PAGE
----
Your Success as a Creative Lies in This Simple Mindset Change

Auriane Alix
Money then becomes a mere side effect.
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Photo by George Coletrain on Unsplash

If you choose the creative life, you choose by default a second thing: insecurity.

Whether you are a writer, painter, photographer, musician, podcaster, and so on, you have control over your inputs, but absolutely no control over your outputs. You have no control over the success, or otherwise, of each of your productions.

Have you ever observed that it’s often not the pieces of work we believe in the most that prove to be the most successful? My most successful blog post is one I wouldn’t have bet on, whilst I sometimes wrote stories that I thought were great, and which barely received a hundred views.

You never know. That’s just the way it is.

The success of your work depends on too many factors. Quality, for sure, but also timing, luck, people discovering your work, etc.

That’s why, as a creative person, you choose insecurity. But you also choose something else. Something much more fun.

The freedom to create everything that is truly, unconditionally you.

Just do your thing and let the magic happen

Think of your favorite artists. Imagine them at work. How did they get there? How did they break through? Often without even aiming for a breakthrough. They did their thing, and it just came to them. Here are a few examples:

Lady Gaga: “R&B singer Akon discovered Gaga while she was performing a burlesque show that she created, called “Lady Gaga and the Starlight Revue.” Impressed, Akon signed the performer to his label under the Interscope umbrella, Kon Live. Through 2007 and 2008, Gaga wrote and recorded her debut album, The Fame.” (source: biography.com)

Stephen King: “While in school, King published his first short story, which appeared in Startling Mystery Stories. After graduating with a degree in English in 1970, he tried to find a position as a teacher but had no luck at first. King took a job in a laundry and continued to write stories in his spare time until late 1971, when he began working as an English educator at Hampden Academy. In 1973, King sold his first novel, Carrie, the tale of a tormented teen who gets revenge on her peers. The book became a huge success after it was published the following year, allowing him to devote himself to writing full time.” (source: biography.com)

Justin Bieber, 5 Seconds of Summer, Ed Sheeran…:“an unknown artist uploads a clip of themselves performing on a social platform, which soon goes viral and catches the attention of not only music fans, but the gatekeepers of the music industry — managers, producers, record label execs. The result is immediate superstardom.” (source: cbc.ca)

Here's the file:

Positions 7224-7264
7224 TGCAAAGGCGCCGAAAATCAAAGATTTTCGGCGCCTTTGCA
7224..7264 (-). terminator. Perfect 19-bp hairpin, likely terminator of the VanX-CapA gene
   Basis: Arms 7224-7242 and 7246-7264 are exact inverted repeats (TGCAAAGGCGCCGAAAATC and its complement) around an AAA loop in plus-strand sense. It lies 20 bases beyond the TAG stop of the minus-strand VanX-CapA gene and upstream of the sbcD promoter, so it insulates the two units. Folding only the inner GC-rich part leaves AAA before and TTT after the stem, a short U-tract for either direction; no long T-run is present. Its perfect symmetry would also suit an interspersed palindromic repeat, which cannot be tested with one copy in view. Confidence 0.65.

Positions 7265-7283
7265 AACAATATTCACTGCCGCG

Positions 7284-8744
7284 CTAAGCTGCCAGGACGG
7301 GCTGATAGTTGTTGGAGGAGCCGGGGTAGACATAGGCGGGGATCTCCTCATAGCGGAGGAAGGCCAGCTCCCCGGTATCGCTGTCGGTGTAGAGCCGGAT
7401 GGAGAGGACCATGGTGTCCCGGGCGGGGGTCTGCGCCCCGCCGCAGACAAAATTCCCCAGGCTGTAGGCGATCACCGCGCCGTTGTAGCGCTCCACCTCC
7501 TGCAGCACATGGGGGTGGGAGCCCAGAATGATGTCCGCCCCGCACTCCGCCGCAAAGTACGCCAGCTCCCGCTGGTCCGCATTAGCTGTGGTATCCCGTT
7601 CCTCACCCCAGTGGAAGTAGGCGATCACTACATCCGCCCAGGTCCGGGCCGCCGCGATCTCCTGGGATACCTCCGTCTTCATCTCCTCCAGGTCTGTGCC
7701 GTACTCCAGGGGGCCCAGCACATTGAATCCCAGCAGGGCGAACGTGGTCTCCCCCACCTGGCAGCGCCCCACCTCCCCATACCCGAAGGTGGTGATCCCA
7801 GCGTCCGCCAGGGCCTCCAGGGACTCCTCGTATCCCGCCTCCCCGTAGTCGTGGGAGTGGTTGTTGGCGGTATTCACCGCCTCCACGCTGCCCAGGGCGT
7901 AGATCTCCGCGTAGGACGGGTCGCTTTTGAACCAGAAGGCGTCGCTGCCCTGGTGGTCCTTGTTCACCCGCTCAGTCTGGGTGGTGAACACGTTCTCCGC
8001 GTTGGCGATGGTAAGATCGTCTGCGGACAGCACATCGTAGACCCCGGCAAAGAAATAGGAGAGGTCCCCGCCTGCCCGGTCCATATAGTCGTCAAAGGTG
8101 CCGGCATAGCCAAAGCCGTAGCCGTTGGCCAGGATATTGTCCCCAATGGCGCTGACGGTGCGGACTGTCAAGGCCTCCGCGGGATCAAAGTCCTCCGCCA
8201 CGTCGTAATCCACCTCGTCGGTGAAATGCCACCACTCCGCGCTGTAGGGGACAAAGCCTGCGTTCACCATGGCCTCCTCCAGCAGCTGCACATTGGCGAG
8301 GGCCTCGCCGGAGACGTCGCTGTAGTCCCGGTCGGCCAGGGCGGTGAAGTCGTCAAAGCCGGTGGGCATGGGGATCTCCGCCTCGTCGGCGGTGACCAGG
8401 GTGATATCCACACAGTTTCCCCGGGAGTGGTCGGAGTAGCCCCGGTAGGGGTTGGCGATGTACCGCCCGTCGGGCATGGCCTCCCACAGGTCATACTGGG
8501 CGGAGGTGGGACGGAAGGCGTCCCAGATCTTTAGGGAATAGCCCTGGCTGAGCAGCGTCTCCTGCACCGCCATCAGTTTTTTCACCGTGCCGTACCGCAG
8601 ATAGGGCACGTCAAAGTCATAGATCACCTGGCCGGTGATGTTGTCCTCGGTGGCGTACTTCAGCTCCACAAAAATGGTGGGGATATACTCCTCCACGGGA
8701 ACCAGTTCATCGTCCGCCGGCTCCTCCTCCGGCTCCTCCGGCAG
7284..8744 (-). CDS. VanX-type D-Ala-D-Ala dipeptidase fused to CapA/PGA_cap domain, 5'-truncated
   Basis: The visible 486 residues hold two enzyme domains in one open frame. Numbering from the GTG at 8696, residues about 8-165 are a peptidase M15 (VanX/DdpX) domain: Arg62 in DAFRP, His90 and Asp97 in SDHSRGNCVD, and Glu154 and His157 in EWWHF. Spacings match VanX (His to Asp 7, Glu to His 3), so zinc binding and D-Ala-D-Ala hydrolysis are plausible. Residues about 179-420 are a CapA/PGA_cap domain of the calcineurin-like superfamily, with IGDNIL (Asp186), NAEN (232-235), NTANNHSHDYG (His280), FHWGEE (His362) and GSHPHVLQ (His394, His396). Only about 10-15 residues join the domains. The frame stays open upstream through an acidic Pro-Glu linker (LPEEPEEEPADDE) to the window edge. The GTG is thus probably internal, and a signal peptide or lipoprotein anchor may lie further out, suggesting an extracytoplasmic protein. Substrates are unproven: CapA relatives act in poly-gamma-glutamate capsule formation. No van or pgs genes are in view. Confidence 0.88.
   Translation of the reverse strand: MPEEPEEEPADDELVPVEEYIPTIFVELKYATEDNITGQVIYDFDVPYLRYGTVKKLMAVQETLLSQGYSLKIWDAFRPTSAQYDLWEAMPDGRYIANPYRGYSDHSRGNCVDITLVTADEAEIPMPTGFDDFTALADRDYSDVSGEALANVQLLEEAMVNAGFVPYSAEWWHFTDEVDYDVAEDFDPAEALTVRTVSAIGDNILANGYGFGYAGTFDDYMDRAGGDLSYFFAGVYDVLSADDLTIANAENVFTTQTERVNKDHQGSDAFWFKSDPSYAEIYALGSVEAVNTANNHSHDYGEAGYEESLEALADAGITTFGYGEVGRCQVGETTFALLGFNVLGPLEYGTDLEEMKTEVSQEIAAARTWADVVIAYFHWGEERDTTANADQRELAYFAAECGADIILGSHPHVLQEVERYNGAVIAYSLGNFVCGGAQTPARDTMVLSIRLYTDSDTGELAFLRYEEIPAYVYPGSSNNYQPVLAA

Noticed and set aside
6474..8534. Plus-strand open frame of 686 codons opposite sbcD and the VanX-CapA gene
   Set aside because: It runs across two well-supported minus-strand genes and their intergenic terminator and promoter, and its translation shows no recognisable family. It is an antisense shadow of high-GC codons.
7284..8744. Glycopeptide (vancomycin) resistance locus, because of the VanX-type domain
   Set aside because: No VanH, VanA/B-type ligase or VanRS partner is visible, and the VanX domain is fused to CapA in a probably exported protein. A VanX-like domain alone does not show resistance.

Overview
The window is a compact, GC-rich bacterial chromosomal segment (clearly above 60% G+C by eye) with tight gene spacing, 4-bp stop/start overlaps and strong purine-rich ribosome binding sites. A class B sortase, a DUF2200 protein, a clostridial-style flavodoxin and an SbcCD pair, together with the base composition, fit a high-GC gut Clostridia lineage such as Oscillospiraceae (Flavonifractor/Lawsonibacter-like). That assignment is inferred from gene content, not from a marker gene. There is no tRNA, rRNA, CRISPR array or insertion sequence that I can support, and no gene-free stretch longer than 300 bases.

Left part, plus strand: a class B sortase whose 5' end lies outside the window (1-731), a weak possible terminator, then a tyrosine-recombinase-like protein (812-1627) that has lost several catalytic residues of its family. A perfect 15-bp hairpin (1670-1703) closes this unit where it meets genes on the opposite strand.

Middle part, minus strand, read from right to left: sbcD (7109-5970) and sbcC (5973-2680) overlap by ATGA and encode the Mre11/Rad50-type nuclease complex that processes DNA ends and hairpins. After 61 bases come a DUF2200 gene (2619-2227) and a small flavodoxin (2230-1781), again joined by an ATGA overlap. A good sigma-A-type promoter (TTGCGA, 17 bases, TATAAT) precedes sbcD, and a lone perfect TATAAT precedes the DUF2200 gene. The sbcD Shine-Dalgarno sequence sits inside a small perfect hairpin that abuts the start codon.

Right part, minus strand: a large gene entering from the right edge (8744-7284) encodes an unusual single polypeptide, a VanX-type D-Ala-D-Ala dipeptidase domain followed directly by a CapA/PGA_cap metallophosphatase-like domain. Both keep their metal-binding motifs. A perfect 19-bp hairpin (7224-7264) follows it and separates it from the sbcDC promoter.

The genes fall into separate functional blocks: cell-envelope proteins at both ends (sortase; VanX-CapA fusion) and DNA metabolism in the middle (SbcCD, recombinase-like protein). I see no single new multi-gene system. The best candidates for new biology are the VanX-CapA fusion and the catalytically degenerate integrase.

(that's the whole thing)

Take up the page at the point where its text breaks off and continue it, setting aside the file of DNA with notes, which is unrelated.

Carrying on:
The worst thing you could do would be to change who you are as a creative person, just to adapt to what you think would work, and hope to make money. I know you have a deep desire to live off your passion. Me too. And it’s possible.

Who knows, maybe the real you would work, but instead, you choose a fake you that will never work.

There’s a simple reason for that.

Actually, I heard this line on a reality show. But it came from a real professional music producer, so I guess it still carries some weight. Here’s what he said:

“You have to have fun. Character and personality are everything for an artist.”

The only way to have fun doing what you do, and to color your work with your personality, is to do what you love. Without boundaries.

So do the real you. Have fun. Let go. Set yourself free.

Do what you have to do, without worrying about the outcome, and let the magic happen. This is the change of mentality you need to make if you want your creative work to be successful and allow you to make a living.

If you’ve chosen the creative path, it’s because you have things to express. Go back to that. Express those things exactly how you want to express them.

Then the magic will happen, while you’re having fun, and the money will automatically come to you.

Leave the business side alone for once

For a while, I’ve been trying my best to produce photographic work that I thought would be successful. I spent hours scrolling through Instagram to see what was working, and I tried to reproduce the same images.

Spoiler alert: it never worked.

My work was boring. Déjà vu. There was no spark of my soul and personality in it. I was bored too. I almost gave up photography.

I think we should leave the commercial side alone for once. I know, it’s scary. Everyone has to stock the fridge and make a living. But you have to trust the process. You have to trust your work. You have to trust what you bring to the world.

By putting too much pressure on yourself — and the business side of things is part of that — you break the magic.

Let money be just a side effect.

I have a little trick for that.

Just like you, I need money. Every month. To pay for my rent, my car, and my food, mostly. Right now, I’m not successful enough to not care and do my thing freely. So I have a recurring freelance job. It doesn’t take a big part of my week, maybe it’s 1 day out of 7, but it’s the day that allows me to earn the money I need to live. I have 6 days left to be creative and free. It takes a lot of stress off my mind.

When you leave the commercial side alone, you give yourself the freedom to create what is really you. You inject it with your personality, your spark of creativity, and your magic. You take creativity to the next level.

And that’s what will work. Maybe not today, nor tomorrow. But keep pushing, keep trying, keep it steady, keep it moving forward and keep creating momentum.

There’s no reason it shouldn’t work. I'd rather bet it will. It's all about persistence and trust, both in yourself and in what it is you're doing.

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